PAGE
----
By Tim Leeds/Havre Daily Newsfirstname.lastname@example.org
After nearly two years of often heated discussion, the voters of the Blue Sky and Kremlin-Gildford school districts on Tuesday approved consolidation.
The vote in the Blue Sky K-12 district was overwhelmingly in favor of joining the two Hi-Line districts - 216-10, according to unofficial results. The turnout was 55 percent voter turnout. The KG vote was less decisive. Two votes were held, one in the high school district and one in the separate elementary district.
The vote in the high school district was 123-100, and the count in the elementary school district was 112-95. KG had 66 percent voter turnout.
Gildford parent Lori Federspiel said today she was relieved the measure passed.
"Everything I can see, going together with them is going to be a positive," she said.
Mary Lou Miller, also of Gildford, said she would have preferred that the districts remain separate.
"It went through. I guess that has to be," she said.
Joe Lamson, spokesman for the state Office of Public Instruction, said OPI is pleased the consolidation was approved. The Blue Sky-KG effort was being watched very closely, he said.
Because declining school enrollments and a tight state budget are making it harder for districts, especially in rural areas, to function, OPI supports finding ways to work more efficiently, he said.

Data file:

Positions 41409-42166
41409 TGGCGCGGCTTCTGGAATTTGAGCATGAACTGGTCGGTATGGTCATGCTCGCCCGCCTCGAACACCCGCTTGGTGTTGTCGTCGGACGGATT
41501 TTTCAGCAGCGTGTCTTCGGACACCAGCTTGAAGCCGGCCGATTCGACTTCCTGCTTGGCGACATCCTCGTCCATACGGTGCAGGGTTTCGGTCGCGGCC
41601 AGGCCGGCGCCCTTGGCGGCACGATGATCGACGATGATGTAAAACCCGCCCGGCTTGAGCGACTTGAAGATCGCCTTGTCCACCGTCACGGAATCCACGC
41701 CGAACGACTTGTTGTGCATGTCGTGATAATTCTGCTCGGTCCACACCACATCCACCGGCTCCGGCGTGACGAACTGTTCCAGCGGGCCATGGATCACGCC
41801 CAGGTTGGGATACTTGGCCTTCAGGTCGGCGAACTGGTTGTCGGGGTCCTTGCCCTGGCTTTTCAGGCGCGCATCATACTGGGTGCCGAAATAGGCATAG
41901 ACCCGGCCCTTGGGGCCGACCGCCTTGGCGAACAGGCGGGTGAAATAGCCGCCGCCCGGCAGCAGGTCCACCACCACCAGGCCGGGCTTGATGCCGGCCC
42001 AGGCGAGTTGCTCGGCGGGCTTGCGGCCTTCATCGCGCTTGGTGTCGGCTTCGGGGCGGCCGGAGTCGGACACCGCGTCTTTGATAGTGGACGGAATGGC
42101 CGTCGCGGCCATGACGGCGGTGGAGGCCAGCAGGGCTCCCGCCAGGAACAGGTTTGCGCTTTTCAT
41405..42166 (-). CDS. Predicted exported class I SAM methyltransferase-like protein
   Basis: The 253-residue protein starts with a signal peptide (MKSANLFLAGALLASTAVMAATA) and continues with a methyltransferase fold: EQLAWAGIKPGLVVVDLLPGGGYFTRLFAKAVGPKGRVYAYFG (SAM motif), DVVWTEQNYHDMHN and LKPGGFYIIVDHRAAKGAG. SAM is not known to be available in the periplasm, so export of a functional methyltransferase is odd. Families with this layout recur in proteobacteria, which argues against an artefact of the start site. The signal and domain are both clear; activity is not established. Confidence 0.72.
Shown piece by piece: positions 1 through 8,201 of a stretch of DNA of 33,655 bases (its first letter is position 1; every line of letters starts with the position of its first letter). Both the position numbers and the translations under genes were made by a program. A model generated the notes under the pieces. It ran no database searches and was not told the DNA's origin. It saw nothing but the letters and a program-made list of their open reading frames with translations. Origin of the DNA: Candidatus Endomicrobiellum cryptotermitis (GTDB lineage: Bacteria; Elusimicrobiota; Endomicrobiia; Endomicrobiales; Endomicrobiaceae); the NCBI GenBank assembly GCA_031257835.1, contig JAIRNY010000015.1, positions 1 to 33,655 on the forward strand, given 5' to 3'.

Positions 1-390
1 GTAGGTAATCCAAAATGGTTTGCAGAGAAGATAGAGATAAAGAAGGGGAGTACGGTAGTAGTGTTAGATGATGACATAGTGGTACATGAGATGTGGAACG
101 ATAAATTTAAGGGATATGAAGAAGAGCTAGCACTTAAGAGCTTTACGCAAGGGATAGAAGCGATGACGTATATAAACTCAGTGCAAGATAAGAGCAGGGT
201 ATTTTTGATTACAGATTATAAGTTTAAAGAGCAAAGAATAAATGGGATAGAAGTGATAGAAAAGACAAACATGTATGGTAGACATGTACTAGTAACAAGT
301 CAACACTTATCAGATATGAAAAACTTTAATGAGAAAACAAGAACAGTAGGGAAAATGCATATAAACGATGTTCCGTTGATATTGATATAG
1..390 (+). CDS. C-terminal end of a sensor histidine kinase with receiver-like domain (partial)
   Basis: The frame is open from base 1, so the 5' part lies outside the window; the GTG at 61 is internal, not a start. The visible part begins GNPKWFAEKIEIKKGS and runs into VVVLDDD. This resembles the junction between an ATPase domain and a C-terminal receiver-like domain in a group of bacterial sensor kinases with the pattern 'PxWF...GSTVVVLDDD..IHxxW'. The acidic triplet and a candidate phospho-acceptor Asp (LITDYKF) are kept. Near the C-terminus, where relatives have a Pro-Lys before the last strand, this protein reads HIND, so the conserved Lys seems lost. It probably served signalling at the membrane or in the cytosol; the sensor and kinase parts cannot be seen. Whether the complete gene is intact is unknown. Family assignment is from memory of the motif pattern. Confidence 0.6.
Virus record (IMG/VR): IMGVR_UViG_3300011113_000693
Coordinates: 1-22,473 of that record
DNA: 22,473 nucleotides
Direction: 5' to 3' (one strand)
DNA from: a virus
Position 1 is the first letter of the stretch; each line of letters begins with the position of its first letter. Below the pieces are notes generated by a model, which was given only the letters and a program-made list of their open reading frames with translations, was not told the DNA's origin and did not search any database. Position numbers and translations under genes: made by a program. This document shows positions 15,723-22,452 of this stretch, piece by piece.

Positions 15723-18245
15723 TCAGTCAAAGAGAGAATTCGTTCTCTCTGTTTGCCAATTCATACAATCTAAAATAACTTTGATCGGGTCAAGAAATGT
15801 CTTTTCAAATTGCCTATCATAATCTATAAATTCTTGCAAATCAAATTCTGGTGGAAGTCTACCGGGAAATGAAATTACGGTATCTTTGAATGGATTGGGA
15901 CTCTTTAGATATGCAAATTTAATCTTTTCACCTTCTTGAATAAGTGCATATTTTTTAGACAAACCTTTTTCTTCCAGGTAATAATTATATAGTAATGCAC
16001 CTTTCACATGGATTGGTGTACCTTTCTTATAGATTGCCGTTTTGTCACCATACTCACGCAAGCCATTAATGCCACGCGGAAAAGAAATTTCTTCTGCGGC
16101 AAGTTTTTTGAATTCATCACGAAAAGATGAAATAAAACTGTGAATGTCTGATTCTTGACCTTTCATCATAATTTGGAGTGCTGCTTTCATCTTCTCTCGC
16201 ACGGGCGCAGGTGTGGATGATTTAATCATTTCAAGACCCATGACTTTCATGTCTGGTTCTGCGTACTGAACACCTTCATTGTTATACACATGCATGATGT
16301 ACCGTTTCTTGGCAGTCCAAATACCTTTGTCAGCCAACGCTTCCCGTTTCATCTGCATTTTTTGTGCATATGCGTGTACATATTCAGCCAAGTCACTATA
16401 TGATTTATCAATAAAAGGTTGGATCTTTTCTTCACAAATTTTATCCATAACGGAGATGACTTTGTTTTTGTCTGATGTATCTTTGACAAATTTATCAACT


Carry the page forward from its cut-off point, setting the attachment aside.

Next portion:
"We're very pleased the districts were able to work it out," Lamson said. "Every time we're able to create efficiencies through consolidation and it works on the local level, we're all for it."
KG Superintendent John Ballard said the next steps are up to Hill County Superintendent of Schools Shirley Isbell and the interim board she will appoint.
"I had no idea which way it was going to go myself," he said. "I assumed it was going to be close and it was."
Blue Sky Superintendent Terry Grant said he is pleased with the vote. Grant and his school board publicly supported consolidation. Ballard and the KG school board took no public position.
"I think that in the name of education we really needed to get this done," Grant said. "Now the work's going to start.
Once Isbell receives the official vote count, she will appoint an interim school board to oversee the consolidation. The interim board, which will exist only until permanent board members are selected at the next school election, will deal with a number of major issues, including the ocation of the high school, how many teachers will be hired and who will be hired, and what classes will be offered.
Grant said he thinks the name, mascot and colors for the new school district should be up to the students.
"They need to tell the adults," he said.
Federspiel, who plans to send her 2-year-old son, Ethan, to the consolidated school, said she thinks the single districts would not have been able to last.
"Our school, KG, I don't see them being able to keep going on their own. So why not work together with our neighbors to keep a school on the Hi-Line and some of our identity," she said.